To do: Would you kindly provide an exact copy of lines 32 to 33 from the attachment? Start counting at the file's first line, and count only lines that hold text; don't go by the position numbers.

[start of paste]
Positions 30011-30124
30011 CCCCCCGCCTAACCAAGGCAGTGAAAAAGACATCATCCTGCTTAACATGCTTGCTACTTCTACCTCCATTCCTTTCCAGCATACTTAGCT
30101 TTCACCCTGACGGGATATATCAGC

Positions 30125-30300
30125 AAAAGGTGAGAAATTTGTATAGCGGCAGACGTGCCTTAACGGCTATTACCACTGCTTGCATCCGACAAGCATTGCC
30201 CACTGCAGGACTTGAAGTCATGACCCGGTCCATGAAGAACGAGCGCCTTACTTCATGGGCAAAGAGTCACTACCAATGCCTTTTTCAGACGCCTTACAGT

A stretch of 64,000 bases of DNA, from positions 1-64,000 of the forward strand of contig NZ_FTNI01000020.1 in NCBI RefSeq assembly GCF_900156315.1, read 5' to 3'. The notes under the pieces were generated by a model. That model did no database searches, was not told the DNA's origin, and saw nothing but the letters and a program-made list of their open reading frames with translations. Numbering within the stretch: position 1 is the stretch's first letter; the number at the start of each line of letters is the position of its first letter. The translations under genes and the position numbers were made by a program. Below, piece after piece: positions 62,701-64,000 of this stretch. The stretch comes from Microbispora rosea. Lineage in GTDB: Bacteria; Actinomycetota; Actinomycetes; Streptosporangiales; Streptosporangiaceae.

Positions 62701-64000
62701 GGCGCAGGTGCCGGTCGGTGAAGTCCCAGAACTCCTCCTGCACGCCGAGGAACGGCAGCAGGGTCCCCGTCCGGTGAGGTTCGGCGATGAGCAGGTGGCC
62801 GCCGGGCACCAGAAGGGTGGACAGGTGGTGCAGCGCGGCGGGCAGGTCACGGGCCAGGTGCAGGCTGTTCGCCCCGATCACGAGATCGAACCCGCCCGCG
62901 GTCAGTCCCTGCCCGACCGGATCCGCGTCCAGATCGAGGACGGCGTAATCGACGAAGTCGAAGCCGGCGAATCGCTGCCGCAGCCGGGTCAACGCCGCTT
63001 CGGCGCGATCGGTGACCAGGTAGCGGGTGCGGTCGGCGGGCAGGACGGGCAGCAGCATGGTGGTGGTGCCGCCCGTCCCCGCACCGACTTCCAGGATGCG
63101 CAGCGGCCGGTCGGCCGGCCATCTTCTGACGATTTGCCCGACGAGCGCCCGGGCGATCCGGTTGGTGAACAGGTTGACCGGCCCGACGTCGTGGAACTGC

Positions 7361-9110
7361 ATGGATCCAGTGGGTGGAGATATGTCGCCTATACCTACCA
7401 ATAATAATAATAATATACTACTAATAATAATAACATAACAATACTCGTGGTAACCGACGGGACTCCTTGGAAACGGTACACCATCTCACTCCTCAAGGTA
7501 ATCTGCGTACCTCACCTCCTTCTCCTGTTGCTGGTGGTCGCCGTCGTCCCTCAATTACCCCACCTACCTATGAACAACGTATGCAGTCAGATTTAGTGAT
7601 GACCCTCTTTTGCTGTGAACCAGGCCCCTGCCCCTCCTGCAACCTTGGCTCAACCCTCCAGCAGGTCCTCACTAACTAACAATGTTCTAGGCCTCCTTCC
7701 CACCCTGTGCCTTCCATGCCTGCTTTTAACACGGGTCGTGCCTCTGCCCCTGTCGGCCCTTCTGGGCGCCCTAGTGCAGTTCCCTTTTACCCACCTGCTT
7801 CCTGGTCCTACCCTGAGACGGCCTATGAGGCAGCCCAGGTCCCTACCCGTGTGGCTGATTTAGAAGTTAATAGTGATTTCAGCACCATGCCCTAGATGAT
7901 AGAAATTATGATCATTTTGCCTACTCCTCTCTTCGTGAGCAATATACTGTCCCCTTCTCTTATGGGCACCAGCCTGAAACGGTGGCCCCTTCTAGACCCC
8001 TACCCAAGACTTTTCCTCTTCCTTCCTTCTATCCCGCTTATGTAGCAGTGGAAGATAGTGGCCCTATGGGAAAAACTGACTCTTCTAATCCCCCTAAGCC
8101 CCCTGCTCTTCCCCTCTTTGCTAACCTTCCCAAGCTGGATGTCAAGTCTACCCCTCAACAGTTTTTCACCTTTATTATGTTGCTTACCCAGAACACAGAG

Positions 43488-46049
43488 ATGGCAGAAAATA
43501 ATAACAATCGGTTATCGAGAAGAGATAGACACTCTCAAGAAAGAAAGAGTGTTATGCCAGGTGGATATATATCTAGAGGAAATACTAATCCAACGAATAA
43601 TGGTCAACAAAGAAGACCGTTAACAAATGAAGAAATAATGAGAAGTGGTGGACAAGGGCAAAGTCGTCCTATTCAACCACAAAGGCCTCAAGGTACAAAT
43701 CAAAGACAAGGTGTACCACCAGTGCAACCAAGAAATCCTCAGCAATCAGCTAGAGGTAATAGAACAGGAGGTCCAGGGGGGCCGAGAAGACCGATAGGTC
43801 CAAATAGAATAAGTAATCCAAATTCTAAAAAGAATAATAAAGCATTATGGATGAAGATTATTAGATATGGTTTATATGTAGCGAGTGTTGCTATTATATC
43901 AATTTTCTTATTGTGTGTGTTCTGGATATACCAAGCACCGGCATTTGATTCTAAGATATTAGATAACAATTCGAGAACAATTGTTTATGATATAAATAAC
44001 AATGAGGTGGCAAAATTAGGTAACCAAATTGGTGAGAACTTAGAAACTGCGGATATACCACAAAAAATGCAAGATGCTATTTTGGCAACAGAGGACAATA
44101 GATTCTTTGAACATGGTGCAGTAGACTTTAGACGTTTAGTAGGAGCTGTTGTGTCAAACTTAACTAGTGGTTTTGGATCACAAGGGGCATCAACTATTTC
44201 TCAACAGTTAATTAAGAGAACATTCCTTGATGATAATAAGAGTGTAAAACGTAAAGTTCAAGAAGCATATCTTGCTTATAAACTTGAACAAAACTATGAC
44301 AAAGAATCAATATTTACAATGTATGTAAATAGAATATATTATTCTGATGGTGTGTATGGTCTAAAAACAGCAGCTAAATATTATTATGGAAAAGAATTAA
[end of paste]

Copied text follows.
44101 GATTCTTTGAACATGGTGCAGTAGACTTTAGACGTTTAGTAGGAGCTGTTGTGTCAAACTTAACTAGTGGTTTTGGATCACAAGGGGCATCAACTATTTC
44201 TCAACAGTTAATTAAGAGAACATTCCTTGATGATAATAAGAGTGTAAAACGTAAAGTTCAAGAAGCATATCTTGCTTATAAACTTGAACAAAACTATGAC